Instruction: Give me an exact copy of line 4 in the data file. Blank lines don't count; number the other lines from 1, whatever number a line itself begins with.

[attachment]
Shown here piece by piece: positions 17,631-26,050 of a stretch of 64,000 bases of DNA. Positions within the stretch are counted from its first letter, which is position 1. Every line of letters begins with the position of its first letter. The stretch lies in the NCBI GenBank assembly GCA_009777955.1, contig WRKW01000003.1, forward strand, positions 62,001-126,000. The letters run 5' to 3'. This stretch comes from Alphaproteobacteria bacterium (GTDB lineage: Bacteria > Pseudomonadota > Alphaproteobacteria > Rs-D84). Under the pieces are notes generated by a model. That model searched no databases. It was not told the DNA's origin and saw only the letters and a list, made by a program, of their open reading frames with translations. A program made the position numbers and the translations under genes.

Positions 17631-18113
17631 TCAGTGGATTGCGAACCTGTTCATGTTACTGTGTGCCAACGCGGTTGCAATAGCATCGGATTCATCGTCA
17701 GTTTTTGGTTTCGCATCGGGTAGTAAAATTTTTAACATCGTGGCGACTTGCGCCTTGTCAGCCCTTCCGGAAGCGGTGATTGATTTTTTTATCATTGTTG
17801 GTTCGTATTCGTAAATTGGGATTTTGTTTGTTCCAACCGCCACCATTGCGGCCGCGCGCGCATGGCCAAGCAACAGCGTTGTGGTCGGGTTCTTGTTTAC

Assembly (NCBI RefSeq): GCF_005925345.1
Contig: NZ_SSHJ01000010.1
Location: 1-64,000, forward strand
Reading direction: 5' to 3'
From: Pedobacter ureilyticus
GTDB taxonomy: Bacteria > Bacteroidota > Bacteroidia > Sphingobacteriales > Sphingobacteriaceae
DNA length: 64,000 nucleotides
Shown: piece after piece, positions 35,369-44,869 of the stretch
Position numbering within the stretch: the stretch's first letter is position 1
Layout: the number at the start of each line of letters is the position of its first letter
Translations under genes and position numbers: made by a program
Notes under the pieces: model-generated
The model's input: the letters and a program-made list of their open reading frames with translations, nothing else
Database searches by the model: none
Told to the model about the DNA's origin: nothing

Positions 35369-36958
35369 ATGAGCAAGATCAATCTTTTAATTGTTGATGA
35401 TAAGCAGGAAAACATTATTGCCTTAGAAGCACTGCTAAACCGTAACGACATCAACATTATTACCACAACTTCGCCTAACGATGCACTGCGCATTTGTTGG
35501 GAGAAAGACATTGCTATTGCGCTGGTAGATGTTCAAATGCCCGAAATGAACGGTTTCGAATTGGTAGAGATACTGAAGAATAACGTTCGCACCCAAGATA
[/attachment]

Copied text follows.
17701 GTTTTTGGTTTCGCATCGGGTAGTAAAATTTTTAACATCGTGGCGACTTGCGCCTTGTCAGCCCTTCCGGAAGCGGTGATTGATTTTTTTATCATTGTTG